From this insight arose the teaching known as non-doing. Suffering takes work, memory, struggle, and attention. Non-doing takes none of these, and so the theory was that consciousness by its very nature contains no suffering. If left to itself, consciousness will undo mental constructs and make the mind our friend at last.
Your mind cannot be your friend unless the problem of inner suffering is solved. There are countless ways that the mind preys upon itself—the standard handbook of psychiatric diagnoses lists literally thousands of specific maladies. But it isn’t clear that anyone’s mind, even that of the most cheerful, gifted, prosperous, physically healthy person, has found a secure way to be happy. The human mind engenders irrational fears, ungoverned impulses, sexual cravings, wishful thinking, and futile dreams—all geared to make the world “in here” a morass of confusion and conflict.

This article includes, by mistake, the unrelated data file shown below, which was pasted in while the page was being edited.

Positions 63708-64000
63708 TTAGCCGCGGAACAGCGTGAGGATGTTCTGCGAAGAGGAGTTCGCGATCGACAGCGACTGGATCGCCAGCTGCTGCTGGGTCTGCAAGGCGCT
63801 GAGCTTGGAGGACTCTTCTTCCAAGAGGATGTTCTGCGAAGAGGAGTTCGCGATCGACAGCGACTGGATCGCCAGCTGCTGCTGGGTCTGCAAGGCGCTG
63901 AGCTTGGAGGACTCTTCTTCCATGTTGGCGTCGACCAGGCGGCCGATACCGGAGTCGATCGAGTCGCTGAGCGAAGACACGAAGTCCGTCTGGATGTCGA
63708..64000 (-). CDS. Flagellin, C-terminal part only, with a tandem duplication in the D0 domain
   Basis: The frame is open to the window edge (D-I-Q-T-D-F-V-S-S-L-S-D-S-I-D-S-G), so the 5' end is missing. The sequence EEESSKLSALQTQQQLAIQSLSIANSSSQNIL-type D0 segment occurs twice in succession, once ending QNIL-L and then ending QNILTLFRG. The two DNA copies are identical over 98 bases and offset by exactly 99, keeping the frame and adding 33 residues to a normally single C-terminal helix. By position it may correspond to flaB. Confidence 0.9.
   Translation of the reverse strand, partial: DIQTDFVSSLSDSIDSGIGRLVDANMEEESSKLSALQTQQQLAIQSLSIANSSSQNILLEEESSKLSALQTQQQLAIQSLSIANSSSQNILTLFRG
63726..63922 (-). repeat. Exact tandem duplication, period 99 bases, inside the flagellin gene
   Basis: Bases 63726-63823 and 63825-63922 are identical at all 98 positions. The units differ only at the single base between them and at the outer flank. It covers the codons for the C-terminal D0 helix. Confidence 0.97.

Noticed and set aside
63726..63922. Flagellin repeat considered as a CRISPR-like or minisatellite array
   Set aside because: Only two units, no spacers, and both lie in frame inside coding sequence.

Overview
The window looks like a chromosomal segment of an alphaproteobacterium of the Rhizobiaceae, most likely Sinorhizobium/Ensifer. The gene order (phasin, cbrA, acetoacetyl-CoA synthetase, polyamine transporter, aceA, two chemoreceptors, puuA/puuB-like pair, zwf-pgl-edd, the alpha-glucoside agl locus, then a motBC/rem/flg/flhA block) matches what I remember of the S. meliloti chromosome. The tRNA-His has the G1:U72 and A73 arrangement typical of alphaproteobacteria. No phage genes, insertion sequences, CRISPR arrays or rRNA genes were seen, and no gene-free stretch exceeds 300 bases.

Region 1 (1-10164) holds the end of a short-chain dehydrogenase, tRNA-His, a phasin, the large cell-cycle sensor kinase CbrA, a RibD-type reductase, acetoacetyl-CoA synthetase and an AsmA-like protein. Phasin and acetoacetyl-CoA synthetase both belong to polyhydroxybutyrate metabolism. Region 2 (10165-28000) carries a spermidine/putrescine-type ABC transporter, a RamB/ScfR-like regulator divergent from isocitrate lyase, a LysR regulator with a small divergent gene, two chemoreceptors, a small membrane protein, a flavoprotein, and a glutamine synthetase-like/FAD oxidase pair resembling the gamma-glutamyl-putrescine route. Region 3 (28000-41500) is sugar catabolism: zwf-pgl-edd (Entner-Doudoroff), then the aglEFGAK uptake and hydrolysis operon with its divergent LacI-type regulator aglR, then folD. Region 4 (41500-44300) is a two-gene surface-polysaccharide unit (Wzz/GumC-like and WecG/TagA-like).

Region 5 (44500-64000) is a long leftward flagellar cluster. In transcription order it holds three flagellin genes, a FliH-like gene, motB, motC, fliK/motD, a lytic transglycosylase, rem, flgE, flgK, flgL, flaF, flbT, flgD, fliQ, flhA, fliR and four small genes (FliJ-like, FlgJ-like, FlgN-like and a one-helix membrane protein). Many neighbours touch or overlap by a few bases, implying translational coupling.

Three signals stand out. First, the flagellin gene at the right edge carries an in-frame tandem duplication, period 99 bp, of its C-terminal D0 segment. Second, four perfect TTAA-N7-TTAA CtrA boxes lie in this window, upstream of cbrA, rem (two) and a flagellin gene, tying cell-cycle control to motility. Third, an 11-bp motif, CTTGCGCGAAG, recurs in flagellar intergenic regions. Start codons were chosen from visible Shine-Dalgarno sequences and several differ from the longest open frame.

This process of healing and rehabilitation depends, as you can see, on the theory being right. Generation after generation has experienced suffering. Life has been built around mind-made constructs, which we cannot do without. There is no guarantee that consciousness, left to itself, will preserve what we value most about being human while getting rid of mind-made suffering. What if we wind up being passive and totally detached from real life? In the next post we’ll discuss how the end of suffering actually comes about once the mind has been exposed for what it really is. The bottom line is transformation, nothing less.
Reprinted from San Francisco Chronicle with permission